• Do Not Overload Electrical Outlets
    • Do not link more than three light strands.
    • Connect strings of lights to an extension cord before plugging the cord into the outlet.
    • Make sure to periodically check the wires – they should not be warm to the touch.


  • Do Not Leave Holiday Lights on Unattended


Holiday Decorations


  • Use Only Nonflammable Decorations.
    • All decorations should be nonflammable or flame-retardant and placed away from heat vents or heating devices.


  • Never Put Wrapping Paper in a Fireplace.
    • It can result in a very large fire, throwing off dangerous sparks and embers and may result in a chimney fire.


  • Artificial Christmas Trees.
    • If you are using a metallic or artificial tree, make sure it is flame retardant.


Use Care With Candles


December is the peak month for candle fires, with nearly twice the average number of incidents. On a national average 44% of reported candle fires in the home started in the bedroom.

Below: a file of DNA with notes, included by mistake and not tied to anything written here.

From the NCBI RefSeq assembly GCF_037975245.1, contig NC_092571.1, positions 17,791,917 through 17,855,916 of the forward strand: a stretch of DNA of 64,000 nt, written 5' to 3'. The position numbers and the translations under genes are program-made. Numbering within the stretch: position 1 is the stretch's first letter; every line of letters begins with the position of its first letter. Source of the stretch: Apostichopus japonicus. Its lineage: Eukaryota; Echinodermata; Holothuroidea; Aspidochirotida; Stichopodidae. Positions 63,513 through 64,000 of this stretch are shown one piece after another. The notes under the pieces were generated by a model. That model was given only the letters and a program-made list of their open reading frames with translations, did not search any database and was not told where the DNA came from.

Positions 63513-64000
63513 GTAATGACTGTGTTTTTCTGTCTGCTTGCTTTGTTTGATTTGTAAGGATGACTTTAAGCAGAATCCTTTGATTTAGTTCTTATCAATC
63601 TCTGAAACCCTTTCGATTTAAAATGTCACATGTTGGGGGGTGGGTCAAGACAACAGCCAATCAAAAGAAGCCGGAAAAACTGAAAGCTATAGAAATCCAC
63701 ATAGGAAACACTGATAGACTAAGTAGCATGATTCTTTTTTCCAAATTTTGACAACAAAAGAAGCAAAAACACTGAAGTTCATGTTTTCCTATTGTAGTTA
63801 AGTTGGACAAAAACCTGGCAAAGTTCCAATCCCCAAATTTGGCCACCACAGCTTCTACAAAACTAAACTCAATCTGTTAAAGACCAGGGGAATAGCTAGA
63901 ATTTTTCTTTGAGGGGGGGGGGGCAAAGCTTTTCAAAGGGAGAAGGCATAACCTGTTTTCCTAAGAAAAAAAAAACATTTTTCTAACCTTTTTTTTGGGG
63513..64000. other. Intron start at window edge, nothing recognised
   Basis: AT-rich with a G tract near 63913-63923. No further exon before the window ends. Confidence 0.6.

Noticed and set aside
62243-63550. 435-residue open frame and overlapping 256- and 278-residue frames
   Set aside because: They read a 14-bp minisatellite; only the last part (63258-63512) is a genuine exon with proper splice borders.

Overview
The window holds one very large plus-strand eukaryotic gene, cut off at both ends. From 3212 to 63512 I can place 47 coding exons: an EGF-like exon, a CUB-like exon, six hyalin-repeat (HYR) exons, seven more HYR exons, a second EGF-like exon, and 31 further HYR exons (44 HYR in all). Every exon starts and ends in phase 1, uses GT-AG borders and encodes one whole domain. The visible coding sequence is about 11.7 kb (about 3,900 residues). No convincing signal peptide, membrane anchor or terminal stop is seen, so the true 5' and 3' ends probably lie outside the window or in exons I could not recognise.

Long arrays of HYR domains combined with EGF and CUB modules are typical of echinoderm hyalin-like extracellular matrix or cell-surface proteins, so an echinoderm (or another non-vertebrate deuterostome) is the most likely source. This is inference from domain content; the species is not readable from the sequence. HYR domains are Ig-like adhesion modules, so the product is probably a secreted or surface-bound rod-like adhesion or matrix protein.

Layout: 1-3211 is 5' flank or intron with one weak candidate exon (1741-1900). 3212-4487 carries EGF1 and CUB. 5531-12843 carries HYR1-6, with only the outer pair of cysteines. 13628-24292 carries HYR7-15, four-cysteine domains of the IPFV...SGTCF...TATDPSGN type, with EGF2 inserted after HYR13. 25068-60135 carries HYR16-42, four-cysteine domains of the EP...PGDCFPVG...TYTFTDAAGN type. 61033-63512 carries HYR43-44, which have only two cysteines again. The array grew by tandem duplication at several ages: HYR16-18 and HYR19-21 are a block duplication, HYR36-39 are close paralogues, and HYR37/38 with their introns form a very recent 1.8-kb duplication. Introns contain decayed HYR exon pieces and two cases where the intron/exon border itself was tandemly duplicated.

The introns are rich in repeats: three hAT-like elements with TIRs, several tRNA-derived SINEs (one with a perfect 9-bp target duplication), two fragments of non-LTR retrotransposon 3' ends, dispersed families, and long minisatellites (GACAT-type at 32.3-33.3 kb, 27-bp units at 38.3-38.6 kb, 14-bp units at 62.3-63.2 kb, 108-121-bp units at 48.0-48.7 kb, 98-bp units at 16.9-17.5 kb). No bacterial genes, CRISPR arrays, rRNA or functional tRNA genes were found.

• Extinguish all candles when leaving the room or going to sleep.
  • Keep candles away from items that can catch fire.
  • Keep candlewicks trimmed to one-quarter inch and extinguish taper and pillar candles when they get to within two inches of the holder or decorative material.
  • Votives and containers should be extinguished before the last half-inch of wax starts to melt.
  • Avoid Using Lit Candles
    • If you do use them, make sure they are in stable holders and place them where they cannot be easily knocked down.
    • Never leave the house with candles burning.
    • Do not place lit candles in windows, where blinds and curtains can close over them.


  • Never Put Lit Candles on a Tree
    • Do not go near a Christmas tree with an open flame – candles, lighters or matches.


Finally, as in every season of the year, you should have working smoke alarms installed on every level of your home. The smoke alarms should be tested monthly and kept clean. Also have your smoke alarms equipped with fresh batteries at all times. Know when and how to call for help. Always remember to practice your fire escape plan.